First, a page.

It’s the little things

Running a tab (that little black gizmo between the derailleur and its hanger).

For a while I’ve been considering various ways to make my single-ring Voodoo Wazoo a little less gravity-challenged.

The bike has been through some changes over the years, but it eventually settled down as a flat-bar, single-ring, 7-speed trail bike with 700×42 rubber.

One thing it’s kept throughout its various incarnations is some old-school-cyclocross gearing. The ancient Shimano 600 crank can handle a 38T inner ring, and the Shimano 105 rear derailleur a 12-28T cassette. This yields a low end just short of 38 gear inches, which is a tall order in some neighborhoods.

So I wanted to change it on the cheap. But how? Especially during The Great Parts Drought.

The only derailleurs in the parts bin are Shimano road, so no joy there. And I’m fresh out of square-taper 110×74 BCD cranksets, or I could pull four teeth out of my chainring like a crazy dentist. But then I wouldn’t have a guard to replace the outer ring. O buggah.

Rivendell has this nice Clipper double that would be just the ticket. Reasonably priced, but still a few bucks past “on the cheap,” and anyway it’s out of stock. Plus I like the simplicity of my single-ring setup.

But while I was nosing around over there I stumbled across this $10 doodad, a SunRace SP570 extender link to put a bit more daylight between that old derailleur and its hanger.

Now, the wiseguys have been using items like this for a good long while to retrofit wide-range cassettes to older bikes. The boyos at Wolf Tooth make a couple of them, the RoadLink and and GoatLink. Being an indifferent mechanic, I went with Riv’s bargain SunRace model to mitigate my shame should I achieve failure, as is often the case. Bought a nice KMC X8 chain while I was there, and then noodled on over to Soma Fabrications for a 7-speed S-Ride cassette (11-34T).

The SunRace link included exactly zero instructions, but installation seemed as straightforward as it gets. Replace old cassette with new; remove old chain and derailleur; attach link to hanger and derailleur to link; and finally size, cut, thread, and close chain.

Well, hell. A bit of fine-tuning with the limit screws and I was off and rolling. I believe I could’ve gotten a 36T to work with this rig, but I’ll settle for 34. Sixty bucks equals 30 gear inches, more or less. If you’re looking for an easier ride on an old beater, the SunRace SP570 is a cheap ticket.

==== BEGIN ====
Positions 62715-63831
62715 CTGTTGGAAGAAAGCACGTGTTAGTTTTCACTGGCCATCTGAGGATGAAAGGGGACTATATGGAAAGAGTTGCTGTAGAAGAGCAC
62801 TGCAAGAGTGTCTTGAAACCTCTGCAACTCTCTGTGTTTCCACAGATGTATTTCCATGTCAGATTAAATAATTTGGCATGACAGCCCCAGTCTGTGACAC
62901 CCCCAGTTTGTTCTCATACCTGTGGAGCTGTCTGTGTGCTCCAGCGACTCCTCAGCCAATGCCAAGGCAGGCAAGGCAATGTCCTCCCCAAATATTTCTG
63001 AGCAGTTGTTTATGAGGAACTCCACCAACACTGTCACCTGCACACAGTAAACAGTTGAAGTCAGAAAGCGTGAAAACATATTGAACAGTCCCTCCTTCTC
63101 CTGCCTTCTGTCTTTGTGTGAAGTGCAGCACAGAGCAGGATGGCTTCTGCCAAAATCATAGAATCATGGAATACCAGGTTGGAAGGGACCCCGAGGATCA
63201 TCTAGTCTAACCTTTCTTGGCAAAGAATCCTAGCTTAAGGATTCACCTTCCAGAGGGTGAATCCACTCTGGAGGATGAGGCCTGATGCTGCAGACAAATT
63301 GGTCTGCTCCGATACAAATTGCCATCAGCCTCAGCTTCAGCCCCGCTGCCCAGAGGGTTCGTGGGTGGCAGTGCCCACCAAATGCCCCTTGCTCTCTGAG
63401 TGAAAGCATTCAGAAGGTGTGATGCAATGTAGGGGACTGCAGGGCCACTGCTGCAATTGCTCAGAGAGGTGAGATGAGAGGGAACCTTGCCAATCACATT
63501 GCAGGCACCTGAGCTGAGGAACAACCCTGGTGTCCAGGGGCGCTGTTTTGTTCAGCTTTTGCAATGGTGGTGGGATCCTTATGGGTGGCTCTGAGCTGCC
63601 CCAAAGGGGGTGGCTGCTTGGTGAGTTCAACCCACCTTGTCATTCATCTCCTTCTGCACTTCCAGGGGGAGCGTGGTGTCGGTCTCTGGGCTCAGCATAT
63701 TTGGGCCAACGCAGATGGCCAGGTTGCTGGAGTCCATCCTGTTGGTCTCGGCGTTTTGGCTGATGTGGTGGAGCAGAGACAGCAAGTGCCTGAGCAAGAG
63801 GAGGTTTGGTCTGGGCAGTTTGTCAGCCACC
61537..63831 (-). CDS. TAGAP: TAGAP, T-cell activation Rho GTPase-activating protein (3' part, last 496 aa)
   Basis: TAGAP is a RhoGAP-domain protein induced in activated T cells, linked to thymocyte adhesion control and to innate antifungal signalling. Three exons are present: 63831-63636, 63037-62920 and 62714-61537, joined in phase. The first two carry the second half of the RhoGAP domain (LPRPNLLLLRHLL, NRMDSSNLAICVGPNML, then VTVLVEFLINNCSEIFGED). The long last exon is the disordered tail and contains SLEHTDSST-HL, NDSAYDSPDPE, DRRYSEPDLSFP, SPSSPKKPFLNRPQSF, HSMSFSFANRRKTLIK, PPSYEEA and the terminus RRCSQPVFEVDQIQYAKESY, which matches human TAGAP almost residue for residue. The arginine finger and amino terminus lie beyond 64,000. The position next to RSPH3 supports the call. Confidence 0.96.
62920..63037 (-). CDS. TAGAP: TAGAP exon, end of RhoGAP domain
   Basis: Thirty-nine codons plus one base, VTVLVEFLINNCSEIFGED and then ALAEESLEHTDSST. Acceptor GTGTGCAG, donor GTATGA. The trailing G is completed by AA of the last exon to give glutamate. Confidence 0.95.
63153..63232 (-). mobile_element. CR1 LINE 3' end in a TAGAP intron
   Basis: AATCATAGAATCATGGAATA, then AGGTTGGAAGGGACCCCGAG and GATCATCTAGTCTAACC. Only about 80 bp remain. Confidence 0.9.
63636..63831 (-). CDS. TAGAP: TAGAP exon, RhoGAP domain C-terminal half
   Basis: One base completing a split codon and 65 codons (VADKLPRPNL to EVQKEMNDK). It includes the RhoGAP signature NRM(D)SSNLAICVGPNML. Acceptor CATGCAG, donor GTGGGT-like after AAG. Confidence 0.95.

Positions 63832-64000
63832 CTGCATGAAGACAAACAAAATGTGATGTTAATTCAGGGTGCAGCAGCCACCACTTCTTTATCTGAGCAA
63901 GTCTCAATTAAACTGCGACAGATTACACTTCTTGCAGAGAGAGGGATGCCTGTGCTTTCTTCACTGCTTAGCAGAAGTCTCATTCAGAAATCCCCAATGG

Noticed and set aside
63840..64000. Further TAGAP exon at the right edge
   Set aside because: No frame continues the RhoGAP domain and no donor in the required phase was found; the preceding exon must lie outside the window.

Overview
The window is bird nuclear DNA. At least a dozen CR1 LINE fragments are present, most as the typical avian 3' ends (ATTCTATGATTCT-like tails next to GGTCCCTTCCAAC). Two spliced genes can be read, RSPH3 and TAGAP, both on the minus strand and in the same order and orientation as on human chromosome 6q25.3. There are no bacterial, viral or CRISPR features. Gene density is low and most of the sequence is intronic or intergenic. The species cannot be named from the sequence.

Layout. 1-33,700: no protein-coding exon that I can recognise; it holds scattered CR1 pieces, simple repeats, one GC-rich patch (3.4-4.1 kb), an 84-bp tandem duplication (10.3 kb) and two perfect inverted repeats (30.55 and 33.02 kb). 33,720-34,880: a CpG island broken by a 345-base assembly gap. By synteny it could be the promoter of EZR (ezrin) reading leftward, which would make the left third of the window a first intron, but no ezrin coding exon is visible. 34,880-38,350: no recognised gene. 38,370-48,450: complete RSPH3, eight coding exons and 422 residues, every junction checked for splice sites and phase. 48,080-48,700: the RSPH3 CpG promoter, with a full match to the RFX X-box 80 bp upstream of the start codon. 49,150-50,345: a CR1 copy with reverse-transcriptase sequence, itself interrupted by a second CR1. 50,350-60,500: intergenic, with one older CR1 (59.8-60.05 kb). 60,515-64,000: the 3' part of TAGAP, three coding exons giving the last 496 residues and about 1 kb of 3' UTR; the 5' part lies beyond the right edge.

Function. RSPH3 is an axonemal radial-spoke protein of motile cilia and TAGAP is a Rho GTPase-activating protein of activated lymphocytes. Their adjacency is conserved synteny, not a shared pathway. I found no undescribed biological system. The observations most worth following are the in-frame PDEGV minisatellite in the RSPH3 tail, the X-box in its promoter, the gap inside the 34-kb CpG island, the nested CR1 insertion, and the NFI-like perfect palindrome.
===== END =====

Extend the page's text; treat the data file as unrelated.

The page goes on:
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18 Responses to “It’s the little things”

  1. khal spencer Says:

    I save, er, hoard everything. Sometimes it works.

  2. Pat O’Brien Says:

    That is one of those things that gives me a flat forehead, And, it ain’t no jive, it’s 105. I never used components that gave more bang for the buck than 105. If your remember my Soma at Santa Fe, all 105 save the headset and brake calipers. Good thinking and wrenching mi amigo!

    • Patrick O'Grady Says:

      What a great idea, eh? Move the derailleur down a bit and hey presto! It can handle a cog with more teefers. I hope the guy who had the idea first got a bonus, or at least a few free beers.

  3. Chris Says:

    Huh. I always knew you was an ugly wench. But it turns out you’s an ugly wrench, to boot!

  4. SAO' Says:

    Even the old grey lady has noticed the parts drought

    What an Adult Tricycle Says About the World’s Bottleneck Problems

  5. khal spencer Says:

    Another one goes West.

  6. Shawn Says:

    The guy / (gal perhaps?) that invented the derailleur extender was probably somebody who had been given one of those newly invented derailleurs the day before, but lived farther up the hill. Something like that is a common tinker’s invention. We all have a few of them. We just don’t necessarily think that a lot of other people would need one so we don’t consider making a bunch to get rich like Tom Ritchey or Johnny Trek. My invention? “Me.” A person who tinkers long enough to get a bunch of mis-matched parts to work, kind of.

    I haven’t looked at their sites, but do they also make those doodads in anodized titanium or nanotubed braided carbon? Woops, I forgot. There goes the budget.

  7. TJ Mora Says:

    Grant’s crew keeps it real. I love running old stuff. All mish mash. Campy with Shimano. All on old steel.

    • Patrick O'Grady Says:

      The folks at Merry Sales/Soma Fabrications are good people too. They’ve always treated me better than I deserve. They have lots of interesting bits of this and that, though like everyone else these days they have trouble keeping everything in stock.

      I’m forever getting compliments on my New Albion Privateer, which I must admit is one handsome bike. A frame and fork will set you back just $589.98. Then all you have to do is find the bits to hang on it.

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